Kiness a disturbed monkey

Kiness has lived his whole life as pet. He was a sweat little vervet when he was younger, but eventually the sweetness passed. He was living with a family with children and the formal owner told the wildlife center that he was biting the children so he needed to give him away. Although it is probably true that this vervet was biting the children, still we don’t know what the children did to him that would make him bite. It is a scary thought that these older vervets are living amongst children, since they can do nasty things if they want to. This vervet was overall a really nice monkey and was really a part of that family. However, a monkey should not be living with humans. A monkey should be living in the wild, in a group with other vervets.

Kiness arrived at the center in October 2012 and after a period in quarantine he was placed near another group of vervets in order to get him familiarized with other vervets. Since he has never lived with other monkeys, he obviously did not know how to interact with other vervet which stressed him out. He unfortunately developed stereotype behavior like pacing and sucking his forearm a lot. He even sucked his forearm so often, that he managed to get an irritated spot on his arm which needed to be treated with antibiotics.

The last couple of months we have tried to integrate him with different vervets in order to see how he will manage and to see whether he could learn any normal monkey behavior. Of course this goes in small steps. First you put another monkey in the enclosure next to him, let them get to know each other and you observe their behavior. Doing observations can be really fun, but can also be exhausting when these monkeys do not do anything. You sit in the steaming heat (if you are unlucky) watching them, getting a glimpse of any positive or negative interactions. With Kiness most of time he did not interact at all through the fence. After putting him together with several different monkeys, he is still having problems socializing with them. At the moment he is with 3 smaller vervets in one enclosure: Dobby, Alvin and Warbaton. Two days ago we finally wanted to start with Bach therapy on him. Unfortunately, something happened that day. Days can be very hectic at a wildlife rehabilitation center, which also makes it a lot of fun if you like to run around and you are fine with changing your plans every one to two hours. Kiness got bitten by probably another vervet from the outside troup since we do not suspect the monkeys that are inside could have done that. On his right hand he had a big laceration and after surgery on another monkey, we rushed to get him in as soon as possible.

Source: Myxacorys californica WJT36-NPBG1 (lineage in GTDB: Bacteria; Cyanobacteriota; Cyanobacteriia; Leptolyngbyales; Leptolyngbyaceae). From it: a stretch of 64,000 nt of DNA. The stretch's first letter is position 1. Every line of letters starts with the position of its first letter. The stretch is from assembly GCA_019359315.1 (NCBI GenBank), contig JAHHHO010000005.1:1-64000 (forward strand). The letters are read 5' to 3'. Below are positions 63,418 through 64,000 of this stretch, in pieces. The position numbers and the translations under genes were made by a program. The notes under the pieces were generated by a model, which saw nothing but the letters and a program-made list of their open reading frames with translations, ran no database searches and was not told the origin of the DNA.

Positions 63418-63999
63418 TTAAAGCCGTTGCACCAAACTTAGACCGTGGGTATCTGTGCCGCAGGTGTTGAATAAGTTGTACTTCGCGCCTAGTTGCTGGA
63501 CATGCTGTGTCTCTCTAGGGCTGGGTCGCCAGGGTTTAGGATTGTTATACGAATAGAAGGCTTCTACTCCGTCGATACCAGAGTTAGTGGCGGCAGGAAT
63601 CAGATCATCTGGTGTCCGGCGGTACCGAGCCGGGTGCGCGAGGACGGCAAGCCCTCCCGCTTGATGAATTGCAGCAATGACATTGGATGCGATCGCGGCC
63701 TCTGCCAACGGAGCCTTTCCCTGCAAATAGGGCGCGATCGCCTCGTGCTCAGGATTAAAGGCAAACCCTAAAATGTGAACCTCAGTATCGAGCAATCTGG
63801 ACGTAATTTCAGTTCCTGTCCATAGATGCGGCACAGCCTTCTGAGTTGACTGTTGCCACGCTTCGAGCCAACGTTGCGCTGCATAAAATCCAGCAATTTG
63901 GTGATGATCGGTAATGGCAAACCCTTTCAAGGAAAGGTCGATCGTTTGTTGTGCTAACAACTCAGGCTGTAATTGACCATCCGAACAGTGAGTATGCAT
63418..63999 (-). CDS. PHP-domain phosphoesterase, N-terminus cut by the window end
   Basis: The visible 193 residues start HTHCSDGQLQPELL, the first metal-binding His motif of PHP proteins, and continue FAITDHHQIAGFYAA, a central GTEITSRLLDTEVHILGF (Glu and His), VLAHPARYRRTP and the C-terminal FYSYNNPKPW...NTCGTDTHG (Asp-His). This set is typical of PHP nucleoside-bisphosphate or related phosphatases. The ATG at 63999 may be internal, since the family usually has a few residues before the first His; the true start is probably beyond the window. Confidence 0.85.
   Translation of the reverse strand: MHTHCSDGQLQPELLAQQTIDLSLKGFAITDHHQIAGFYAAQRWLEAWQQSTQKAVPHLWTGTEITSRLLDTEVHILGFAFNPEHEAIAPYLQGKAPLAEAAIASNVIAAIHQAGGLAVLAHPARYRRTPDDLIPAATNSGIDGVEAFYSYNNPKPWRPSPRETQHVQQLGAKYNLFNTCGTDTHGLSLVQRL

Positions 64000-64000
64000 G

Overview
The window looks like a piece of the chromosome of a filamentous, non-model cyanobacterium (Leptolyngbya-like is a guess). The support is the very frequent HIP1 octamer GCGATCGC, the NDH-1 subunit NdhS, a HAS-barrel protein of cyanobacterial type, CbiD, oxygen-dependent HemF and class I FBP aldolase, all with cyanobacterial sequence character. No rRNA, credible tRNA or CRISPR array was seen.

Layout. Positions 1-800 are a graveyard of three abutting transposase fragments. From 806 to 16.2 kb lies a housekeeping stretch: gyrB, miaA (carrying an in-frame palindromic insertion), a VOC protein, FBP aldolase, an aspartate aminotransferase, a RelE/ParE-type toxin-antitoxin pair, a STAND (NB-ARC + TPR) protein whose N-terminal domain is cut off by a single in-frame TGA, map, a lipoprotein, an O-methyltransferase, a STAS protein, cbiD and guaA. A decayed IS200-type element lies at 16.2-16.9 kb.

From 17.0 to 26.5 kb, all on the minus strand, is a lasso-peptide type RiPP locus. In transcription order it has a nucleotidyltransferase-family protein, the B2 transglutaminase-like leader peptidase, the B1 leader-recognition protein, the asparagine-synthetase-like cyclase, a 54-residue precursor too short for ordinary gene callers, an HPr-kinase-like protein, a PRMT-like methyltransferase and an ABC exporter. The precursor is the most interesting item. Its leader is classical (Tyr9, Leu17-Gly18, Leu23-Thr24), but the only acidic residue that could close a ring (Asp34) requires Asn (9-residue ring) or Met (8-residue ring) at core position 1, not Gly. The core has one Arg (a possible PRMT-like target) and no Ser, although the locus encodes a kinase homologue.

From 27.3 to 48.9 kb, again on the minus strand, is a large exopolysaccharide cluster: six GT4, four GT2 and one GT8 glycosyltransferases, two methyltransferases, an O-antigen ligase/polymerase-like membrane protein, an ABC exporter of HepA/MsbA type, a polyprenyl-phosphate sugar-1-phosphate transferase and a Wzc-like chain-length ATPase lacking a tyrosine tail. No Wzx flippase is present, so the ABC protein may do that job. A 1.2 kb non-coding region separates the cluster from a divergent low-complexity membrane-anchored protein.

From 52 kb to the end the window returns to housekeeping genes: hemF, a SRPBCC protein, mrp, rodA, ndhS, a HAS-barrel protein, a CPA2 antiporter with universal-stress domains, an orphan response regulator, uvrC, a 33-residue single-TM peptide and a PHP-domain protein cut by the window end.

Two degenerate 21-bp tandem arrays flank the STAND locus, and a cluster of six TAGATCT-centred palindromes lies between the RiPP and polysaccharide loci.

There he was, Kiness, who is such a sweet monkey, lost in world he doesn’t know and now with a nasty cut on the upper side of his hand…..This is not good for him….that was the only I could think about…how will he be when he will be put back in his enclosure.

We cleaned the wound, stitched him up and he was allowed to go back in his night enclosure. Since this was a stressful day for him I decided to watch him the following day in order to see how he was doing before I start the Bach remedy. You never know what kind of impact this all have on a monkey and especially Kiness.

Yesterday I noticed that he was definitely more jumpy, less at ease then before and more stressed….This made me change the original composition I made of the Bach remedy. Today we can finally start treating him with this new composed mixture of Bach remedies. Let’s hope that it will provide Kiness the comfort he needs so he can learn more quickly and starts socializing more with other vervets instead of being stressed……

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One comment

  1. Annelies

    Goh Alma respect voor je . vind je verhalen ontroerend uit ervaring weten we wat jij voor een dier kan doen.
    en wat bach remedie kan los maken in een dier.
    Goed dat je voor diverse dieren iets kan betekenen. groetjes Annelies

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